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science

[ sahy-uhns ]
/ ˈsaɪ əns /
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noun
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Origin of science

1300–50; Middle English <Middle French <Latin scientia knowledge, equivalent to scient- (stem of sciēns), present participle of scīre to know + -ia-ia

OTHER WORDS FROM science

WORDS THAT MAY BE CONFUSED WITH science

science , séance
Dictionary.com Unabridged Based on the Random House Unabridged Dictionary, © Random House, Inc. 2021

How to use science in a sentence

British Dictionary definitions for science

science
/ (ˈsaɪəns) /

noun
the systematic study of the nature and behaviour of the material and physical universe, based on observation, experiment, and measurement, and the formulation of laws to describe these facts in general terms
the knowledge so obtained or the practice of obtaining it
any particular branch of this knowledgethe pure and applied sciences
any body of knowledge organized in a systematic manner
skill or technique
archaic knowledge

Word Origin for science

C14: via Old French from Latin scientia knowledge, from scīre to know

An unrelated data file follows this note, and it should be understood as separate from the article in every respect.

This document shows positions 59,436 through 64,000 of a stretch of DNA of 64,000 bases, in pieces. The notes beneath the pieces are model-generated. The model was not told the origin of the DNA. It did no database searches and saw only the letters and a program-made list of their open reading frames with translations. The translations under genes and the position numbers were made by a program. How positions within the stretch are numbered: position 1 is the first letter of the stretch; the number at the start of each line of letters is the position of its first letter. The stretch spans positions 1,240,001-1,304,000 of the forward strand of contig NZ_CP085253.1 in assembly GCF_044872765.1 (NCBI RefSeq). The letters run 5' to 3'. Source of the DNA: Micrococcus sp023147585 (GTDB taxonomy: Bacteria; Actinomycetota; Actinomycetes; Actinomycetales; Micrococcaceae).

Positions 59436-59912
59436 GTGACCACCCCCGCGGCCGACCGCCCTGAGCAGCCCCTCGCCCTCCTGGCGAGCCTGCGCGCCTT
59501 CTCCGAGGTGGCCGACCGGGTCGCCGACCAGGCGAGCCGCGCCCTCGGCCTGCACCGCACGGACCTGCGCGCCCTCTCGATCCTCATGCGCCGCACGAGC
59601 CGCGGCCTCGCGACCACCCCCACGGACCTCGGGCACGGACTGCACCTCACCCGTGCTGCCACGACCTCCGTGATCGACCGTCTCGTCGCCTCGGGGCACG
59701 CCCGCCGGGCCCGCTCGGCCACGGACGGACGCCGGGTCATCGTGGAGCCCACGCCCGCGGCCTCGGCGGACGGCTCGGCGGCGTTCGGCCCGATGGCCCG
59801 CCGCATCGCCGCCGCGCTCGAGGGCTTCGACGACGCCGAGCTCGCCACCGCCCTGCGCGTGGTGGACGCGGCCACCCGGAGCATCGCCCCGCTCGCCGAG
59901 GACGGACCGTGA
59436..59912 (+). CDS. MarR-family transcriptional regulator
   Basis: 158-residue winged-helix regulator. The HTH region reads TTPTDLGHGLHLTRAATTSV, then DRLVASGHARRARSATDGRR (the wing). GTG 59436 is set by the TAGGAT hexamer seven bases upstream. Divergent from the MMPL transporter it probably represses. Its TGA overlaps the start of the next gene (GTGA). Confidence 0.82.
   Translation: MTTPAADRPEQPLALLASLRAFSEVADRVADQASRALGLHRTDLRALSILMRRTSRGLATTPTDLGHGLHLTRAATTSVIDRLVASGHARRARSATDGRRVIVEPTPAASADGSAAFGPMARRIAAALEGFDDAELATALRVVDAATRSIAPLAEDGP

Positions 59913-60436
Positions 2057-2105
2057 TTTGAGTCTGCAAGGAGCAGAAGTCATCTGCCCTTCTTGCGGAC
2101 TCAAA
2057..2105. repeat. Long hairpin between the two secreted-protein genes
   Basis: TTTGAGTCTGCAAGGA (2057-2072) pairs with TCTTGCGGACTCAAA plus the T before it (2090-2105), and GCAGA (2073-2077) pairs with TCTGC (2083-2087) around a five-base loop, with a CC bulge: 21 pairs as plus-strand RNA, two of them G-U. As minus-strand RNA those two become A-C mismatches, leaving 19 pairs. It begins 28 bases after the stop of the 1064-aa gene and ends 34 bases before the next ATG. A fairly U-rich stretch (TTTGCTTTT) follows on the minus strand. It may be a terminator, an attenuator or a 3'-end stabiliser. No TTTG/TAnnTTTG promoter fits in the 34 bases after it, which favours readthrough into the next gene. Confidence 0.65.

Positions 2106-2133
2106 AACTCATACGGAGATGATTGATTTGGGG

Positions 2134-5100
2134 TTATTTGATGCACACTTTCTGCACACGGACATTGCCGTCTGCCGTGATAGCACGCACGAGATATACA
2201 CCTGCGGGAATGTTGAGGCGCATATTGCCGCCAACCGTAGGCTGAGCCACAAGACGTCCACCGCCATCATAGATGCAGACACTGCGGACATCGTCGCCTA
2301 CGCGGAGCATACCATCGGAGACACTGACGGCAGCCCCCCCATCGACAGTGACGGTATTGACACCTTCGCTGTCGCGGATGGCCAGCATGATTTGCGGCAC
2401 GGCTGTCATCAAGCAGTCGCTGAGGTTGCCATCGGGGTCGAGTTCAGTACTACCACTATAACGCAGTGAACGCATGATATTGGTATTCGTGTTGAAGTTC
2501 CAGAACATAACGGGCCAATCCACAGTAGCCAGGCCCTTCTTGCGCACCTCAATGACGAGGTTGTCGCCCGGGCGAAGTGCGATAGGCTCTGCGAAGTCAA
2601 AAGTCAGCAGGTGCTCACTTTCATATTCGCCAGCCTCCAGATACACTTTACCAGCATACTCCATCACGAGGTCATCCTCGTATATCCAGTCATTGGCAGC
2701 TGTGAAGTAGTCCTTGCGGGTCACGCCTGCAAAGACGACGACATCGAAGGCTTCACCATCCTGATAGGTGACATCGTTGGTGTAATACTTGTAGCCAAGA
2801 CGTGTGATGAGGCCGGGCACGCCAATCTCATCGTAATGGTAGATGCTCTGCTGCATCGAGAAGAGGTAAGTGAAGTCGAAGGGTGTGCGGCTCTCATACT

Collins English Dictionary - Complete & Unabridged 2012 Digital Edition © William Collins Sons & Co. Ltd. 1979, 1986 © HarperCollins Publishers 1998, 2000, 2003, 2005, 2006, 2007, 2009, 2012

Medical definitions for science

science
[ sīəns ]

n.
The observation, identification, description, experimental investigation, and theoretical explanation of phenomena.
Such activities restricted to explaining a limited class of natural phenomena.
Such activities applied to an object of inquiry or study.
Knowledge, especially that gained through experience.
The American Heritage® Stedman's Medical Dictionary Copyright © 2002, 2001, 1995 by Houghton Mifflin Company. Published by Houghton Mifflin Company.

Scientific definitions for science

science
[ sīəns ]

The investigation of natural phenomena through observation, theoretical explanation, and experimentation, or the knowledge produced by such investigation.♦ Science makes use of the scientific method, which includes the careful observation of natural phenomena, the formulation of a hypothesis, the conducting of one or more experiments to test the hypothesis, and the drawing of a conclusion that confirms or modifies the hypothesis. See Note at hypothesis.
The American Heritage® Science Dictionary Copyright © 2011. Published by Houghton Mifflin Harcourt Publishing Company. All rights reserved.
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